Sunday, December 18, 2011
Dealing with the Data
"And the beat goes on..................."
Some research that raises questions for our strategies:
According to the Pew Research Center, households headed by older adults have made dramatic gains in economic well-being relative to those headed by younger adults over the last 25 years.
"The typical household headed by adults over 65 had 47 times as much net wealth as one headed by adults under 35 -- $170,494 versus $3,662 (all figures expressed in 2010 dollars). Back in 1984, this ratio had been less lopsided, at ten-to-one. In absolute terms, the oldest households in 1984 had a median net wealth $108,936 higher than that of the youngest households. In 2009, the gap had widened to $166,832.
The median net worth of older and younger households moved in opposite directions between 1984 and 2009. Older households gained 42% in median net worth while net worth for younger households fell by 68%. These age-based divergences widened substantially with the housing market collapse of 2006, the Great Recession of 2007-2009 and the ensuing jobless recovery. But this gap began appearing decades earlier, suggesting that it is linked to long-term demographic and social changes as much as it is to recent economic stagnation.
Housing has been the main driver of the household wealth gap. Compared with their counterparts in 1984, rising home equity has been the linchpin of the higher wealth of older households in 2009. Declining home equity has had the opposite effect on younger households."
This raises several questions:
1) In terms of financial support, are older Americans then the best likely prime target for the foreseeable future? Is the same true for audience development or are the two apples and oranges?
2) Though I don't think we can automatically conclude that younger cohorts will not be generous in their giving patterns nor that we should not cultivate them for both the short and long term, given their economic situation, how do we adjust our strategies?
3) Is pricing (more than other considerations) more of an issue for younger households as they struggle economically ? (and thus do we need to ramp up our thinking in terms of alternate delivery systems for our products)?
In short, what precisely are the priorities of each generation in terms of our offerings? Do we have sufficient data on different generational concerns - including different geographical and demographic differences with same set generational cohorts? And does our marketing take these variables into consideration?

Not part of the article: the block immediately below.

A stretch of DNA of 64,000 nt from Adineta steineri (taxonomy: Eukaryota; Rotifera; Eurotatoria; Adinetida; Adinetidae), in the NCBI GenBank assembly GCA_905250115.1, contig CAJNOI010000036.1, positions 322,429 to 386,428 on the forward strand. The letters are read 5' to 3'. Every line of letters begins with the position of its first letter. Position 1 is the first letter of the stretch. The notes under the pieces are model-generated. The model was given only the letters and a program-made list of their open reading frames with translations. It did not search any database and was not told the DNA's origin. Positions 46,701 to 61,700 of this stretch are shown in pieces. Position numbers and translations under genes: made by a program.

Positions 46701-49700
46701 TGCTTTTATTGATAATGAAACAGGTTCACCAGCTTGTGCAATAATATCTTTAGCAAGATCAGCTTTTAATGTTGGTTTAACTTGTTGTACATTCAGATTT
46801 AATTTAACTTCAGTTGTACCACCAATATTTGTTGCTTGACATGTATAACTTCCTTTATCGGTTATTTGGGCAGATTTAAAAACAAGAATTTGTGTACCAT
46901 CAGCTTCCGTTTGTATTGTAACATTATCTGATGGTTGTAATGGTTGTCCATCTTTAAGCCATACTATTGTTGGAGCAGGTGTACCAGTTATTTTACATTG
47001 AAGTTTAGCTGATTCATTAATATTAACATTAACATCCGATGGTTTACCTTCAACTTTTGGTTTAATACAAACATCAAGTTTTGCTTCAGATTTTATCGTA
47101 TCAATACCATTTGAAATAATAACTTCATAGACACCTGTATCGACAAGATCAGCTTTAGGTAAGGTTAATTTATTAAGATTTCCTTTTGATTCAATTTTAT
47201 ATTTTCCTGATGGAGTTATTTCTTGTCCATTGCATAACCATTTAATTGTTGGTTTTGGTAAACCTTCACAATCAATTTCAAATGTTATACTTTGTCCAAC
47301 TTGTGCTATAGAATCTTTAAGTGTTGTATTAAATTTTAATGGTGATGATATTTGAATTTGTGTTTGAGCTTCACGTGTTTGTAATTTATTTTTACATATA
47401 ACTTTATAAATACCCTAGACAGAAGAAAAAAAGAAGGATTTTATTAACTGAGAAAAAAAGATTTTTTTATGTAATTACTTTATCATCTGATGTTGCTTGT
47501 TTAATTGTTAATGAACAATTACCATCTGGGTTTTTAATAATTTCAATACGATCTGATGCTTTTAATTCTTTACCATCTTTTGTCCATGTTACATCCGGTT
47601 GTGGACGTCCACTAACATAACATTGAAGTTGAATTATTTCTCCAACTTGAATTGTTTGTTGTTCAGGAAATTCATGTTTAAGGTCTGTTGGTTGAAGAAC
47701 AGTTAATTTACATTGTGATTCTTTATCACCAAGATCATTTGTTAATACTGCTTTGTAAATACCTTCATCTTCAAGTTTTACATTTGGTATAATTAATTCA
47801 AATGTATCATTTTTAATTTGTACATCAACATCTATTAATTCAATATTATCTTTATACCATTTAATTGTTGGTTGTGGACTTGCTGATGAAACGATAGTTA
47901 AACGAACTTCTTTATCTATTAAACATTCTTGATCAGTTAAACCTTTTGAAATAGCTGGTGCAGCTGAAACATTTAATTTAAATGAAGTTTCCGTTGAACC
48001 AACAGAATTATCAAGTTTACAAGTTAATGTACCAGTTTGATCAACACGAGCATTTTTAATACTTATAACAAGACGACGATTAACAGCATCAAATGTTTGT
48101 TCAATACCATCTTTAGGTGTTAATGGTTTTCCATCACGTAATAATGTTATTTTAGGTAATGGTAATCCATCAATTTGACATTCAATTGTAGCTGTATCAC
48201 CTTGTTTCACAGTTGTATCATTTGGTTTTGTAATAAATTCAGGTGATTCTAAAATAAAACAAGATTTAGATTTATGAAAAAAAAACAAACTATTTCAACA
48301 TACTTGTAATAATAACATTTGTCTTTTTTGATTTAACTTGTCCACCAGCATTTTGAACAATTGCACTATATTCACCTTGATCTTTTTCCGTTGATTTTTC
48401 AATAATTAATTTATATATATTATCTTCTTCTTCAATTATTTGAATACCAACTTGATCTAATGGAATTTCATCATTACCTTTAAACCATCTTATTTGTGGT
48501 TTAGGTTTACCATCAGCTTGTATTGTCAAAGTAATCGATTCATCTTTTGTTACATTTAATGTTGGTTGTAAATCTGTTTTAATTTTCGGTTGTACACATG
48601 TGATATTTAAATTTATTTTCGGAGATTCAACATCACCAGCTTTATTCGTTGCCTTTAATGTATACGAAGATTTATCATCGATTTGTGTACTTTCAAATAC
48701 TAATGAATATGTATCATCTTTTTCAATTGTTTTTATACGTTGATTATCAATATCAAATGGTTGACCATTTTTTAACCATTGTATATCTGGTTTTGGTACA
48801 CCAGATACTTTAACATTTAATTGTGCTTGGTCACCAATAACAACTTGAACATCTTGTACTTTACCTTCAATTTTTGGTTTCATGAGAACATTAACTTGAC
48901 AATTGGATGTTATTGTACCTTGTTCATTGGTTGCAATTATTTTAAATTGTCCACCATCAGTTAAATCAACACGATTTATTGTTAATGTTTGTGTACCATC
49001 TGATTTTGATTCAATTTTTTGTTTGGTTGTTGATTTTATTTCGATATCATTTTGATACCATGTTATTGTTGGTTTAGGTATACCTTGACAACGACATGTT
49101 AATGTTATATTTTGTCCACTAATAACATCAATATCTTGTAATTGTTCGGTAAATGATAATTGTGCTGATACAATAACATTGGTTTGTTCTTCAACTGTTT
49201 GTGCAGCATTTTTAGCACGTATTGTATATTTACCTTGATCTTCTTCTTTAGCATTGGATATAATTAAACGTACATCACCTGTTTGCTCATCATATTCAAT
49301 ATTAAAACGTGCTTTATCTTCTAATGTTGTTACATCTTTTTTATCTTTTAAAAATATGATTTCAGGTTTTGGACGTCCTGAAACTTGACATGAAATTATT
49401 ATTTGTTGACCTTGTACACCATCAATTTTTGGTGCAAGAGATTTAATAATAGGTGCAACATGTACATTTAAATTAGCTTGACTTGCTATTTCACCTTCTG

II. This also from Pew - research on the precipitous decline in marriage:
"In 1960, 72% of all adults ages 18 and older were married; today just 51% are. If current trends continue, the share of adults who are currently married will drop to below half within a few years. Other adult living arrangements-including cohabitation, single-person households and single parenthood-have all grown more prevalent in recent decades.
The Pew Research analysis also finds that the number of new marriages in the U.S. declined by 5% between 2009 and 2010, a sharp one-year drop that may or may not be related to the sour economy."
While we continue the inquiry into the motivation of why our audiences do or do not attend our events (including the intangibles of depth and breadth of experience etc.), are we ignoring the more basic issue of knowing more about who are audience really is? Do we assume (perhaps erroneously) the most of the seats at our performances are occupied by "couples"? Is our marketing premised on that assumption? What percentage of our audiences are singles - alone or in groups? Is there any difference, quantifiable or otherwise, between the attendance / spending patterns of married couples v. co-habitators or other living arrangement couples or singles (recognizing that younger singles act socially in packs)? Does our marketing take any of this into consideration? Does the trend towards accessing art via technology reflect the growing singles market - as perhaps it is less appealing for singles to attend performances by themselves (and it would be interesting to know how attendance at movies relates to this issue)? Is the philanthropic giving of couples (irrespective of how defined) and singles vastly different?
I suppose the problem with research is there is too much to study, too many variables to take into consideration, and (especially because our resources are limited) that it is very difficult to fit all the pieces into a coherent whole, but the base of all the research we do must ultimately start with building on our knowledge base of precisely who are audiences are, and the data that most directly impacts how we might expand that group. Are the current audiences who we think they are?
Shifts in marriage and generational income are but two of probably scores of markers that may impact the success of our strategies. Within each of just those two threads, there are doubtless questions of differences in patterns based on ethnicity, geography, education level, gender and more. What don't we know?
Wishing you all the happiest of holidays.